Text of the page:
An Evaluation of the Effects of Multiple-Context Training on ABA and ABC Renewal

(Basic Research)
KYLEIGH MONTAGUE (University of Florida), Carla N Martinez-Perez (University of Florida), Carolyn Ritchey (Auburn University), Alexander Seijo (University of Florida), Toshikazu Kuroda (Advanced Telecommunications Research Institute International), Christopher A. Podlesnik (University of Florida)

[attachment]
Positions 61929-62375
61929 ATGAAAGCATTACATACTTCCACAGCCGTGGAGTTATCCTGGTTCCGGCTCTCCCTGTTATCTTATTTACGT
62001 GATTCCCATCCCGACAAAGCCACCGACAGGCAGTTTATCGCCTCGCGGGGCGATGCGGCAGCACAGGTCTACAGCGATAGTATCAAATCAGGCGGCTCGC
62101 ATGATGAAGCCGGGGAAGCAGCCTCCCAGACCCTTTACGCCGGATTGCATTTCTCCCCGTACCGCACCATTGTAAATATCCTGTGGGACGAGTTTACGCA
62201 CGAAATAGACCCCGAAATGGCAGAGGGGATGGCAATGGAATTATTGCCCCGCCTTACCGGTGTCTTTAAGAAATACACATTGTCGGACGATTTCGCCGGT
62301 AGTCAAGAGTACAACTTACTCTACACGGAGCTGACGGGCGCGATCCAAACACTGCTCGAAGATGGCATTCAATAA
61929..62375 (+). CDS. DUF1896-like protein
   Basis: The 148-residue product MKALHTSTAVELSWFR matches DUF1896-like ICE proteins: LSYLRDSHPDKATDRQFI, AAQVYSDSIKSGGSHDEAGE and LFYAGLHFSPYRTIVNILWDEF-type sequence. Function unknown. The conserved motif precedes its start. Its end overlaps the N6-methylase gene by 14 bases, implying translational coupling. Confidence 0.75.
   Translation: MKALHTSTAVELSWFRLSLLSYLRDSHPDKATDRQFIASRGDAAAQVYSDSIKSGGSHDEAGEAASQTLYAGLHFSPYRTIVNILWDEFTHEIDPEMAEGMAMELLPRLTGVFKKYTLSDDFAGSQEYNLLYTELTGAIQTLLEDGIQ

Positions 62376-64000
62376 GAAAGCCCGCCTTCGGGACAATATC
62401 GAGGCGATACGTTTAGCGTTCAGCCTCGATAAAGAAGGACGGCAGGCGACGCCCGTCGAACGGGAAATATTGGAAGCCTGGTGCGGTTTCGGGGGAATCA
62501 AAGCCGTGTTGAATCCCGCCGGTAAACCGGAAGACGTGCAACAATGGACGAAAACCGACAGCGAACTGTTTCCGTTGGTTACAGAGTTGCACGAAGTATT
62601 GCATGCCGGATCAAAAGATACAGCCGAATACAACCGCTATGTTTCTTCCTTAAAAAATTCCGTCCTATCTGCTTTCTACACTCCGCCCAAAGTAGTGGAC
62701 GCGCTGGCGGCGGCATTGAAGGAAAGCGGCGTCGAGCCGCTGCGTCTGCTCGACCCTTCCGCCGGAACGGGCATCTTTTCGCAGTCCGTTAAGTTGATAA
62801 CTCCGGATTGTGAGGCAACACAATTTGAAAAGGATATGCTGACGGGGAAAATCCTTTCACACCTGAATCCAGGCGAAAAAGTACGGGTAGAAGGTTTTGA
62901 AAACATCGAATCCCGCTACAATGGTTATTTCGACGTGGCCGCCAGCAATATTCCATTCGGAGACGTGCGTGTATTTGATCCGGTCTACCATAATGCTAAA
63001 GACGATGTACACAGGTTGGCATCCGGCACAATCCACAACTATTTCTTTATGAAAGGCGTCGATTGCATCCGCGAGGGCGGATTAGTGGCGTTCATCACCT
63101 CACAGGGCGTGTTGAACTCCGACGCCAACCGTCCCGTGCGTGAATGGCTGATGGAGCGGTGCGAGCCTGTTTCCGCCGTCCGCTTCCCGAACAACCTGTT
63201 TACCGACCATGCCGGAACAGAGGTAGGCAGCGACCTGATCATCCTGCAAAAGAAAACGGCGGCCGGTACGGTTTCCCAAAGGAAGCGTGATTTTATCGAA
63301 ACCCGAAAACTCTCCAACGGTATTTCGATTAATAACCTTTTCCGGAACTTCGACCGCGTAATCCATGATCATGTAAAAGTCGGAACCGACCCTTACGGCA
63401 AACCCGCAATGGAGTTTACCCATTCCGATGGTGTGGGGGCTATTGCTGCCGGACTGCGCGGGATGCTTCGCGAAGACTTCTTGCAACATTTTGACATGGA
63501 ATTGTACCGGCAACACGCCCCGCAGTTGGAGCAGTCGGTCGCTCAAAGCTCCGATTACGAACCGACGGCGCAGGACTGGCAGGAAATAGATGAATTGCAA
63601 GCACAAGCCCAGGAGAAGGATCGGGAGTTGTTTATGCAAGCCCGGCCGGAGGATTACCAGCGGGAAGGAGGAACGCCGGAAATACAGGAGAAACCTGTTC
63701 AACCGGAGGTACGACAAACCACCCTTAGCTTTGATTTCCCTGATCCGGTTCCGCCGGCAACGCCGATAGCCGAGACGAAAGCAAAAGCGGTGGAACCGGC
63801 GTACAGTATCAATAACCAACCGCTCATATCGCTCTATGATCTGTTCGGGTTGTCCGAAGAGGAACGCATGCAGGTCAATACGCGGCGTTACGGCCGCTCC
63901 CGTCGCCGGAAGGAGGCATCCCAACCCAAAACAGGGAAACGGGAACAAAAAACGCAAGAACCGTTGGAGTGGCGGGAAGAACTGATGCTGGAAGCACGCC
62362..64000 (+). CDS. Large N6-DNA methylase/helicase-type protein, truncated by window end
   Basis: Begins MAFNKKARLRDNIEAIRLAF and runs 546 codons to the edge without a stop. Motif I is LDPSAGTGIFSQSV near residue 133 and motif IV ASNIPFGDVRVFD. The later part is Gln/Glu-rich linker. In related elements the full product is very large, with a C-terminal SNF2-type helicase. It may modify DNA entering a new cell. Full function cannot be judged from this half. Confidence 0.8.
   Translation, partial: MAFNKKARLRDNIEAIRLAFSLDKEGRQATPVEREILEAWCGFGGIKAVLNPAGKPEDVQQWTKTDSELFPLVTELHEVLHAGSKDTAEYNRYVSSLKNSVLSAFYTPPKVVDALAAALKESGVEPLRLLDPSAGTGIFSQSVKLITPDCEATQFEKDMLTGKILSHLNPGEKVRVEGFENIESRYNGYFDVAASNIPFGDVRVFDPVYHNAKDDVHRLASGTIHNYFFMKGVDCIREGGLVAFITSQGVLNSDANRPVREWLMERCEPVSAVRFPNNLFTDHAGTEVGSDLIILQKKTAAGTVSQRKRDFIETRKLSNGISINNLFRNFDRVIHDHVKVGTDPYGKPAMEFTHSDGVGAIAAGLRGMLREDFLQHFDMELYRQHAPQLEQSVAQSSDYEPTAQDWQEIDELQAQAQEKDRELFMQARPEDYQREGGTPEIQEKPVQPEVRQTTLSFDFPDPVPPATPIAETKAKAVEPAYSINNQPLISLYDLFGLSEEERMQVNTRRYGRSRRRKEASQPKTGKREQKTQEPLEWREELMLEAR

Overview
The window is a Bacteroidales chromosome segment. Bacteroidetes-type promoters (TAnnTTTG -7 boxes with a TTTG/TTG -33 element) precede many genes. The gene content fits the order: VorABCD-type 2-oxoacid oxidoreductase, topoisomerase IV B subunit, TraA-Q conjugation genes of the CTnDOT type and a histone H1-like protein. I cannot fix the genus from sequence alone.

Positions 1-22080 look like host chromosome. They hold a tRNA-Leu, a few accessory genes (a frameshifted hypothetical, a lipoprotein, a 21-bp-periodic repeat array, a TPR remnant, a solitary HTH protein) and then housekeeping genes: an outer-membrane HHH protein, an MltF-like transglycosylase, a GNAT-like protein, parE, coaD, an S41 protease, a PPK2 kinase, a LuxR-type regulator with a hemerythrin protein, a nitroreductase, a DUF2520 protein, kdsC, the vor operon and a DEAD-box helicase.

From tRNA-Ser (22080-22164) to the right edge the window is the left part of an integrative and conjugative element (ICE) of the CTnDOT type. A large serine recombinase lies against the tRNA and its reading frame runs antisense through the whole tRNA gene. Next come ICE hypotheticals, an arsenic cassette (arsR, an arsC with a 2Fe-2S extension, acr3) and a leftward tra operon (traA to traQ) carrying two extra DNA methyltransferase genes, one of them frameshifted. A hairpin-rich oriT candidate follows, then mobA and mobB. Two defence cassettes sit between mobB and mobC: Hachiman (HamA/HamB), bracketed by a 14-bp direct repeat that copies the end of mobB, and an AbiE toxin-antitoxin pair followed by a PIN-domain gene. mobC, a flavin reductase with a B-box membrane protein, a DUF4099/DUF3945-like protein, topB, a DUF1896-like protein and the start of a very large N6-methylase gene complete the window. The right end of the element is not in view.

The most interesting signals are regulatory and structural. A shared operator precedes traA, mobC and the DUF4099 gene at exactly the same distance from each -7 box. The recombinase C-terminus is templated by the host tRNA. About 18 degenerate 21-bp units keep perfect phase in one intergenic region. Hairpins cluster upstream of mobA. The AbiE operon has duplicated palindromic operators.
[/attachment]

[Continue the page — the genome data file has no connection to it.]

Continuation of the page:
Laboratory models of relapse (e.g., renewal, resurgence) offer techniques to assess challenges to behavioral treatments involving differential reinforcement of alternative behavior (DRA) with extinction. Resurgence emerges as conditions of reinforcement for desired behavior worsen, whereas renewal occurs during transitions away from a treatment context. Traditionally, target behavior is acquired in training Context A, extinguished in treatment Context B, then reemerges in Context A (ABA renewal) or novel Context C (ABC renewal). The current study recruited adult participants through the crowdsourcing platform Prolific to investigate the effect of conducting treatment in multiple contexts on the relapse of operant behaviors. Participants engaged in an online button-pressing task to earn points exchangeable for money, and contextual changes occurred through background image changes. Experiment 1 evaluated differences in relapse among participants who experienced DRA with extinction in three contexts (B, C, D) prior to experiencing extinction for both target and alternative responding in the training context, and Experiment 2 evaluated these differences in a novel context (E). Multiple-context training did not mitigate ABA renewal; however, previous literature suggests multiple-context training does mitigate ABC renewal. Results of the present study provide insight into behavioral techniques that best attenuate relapse of operant behavior following successful treatment.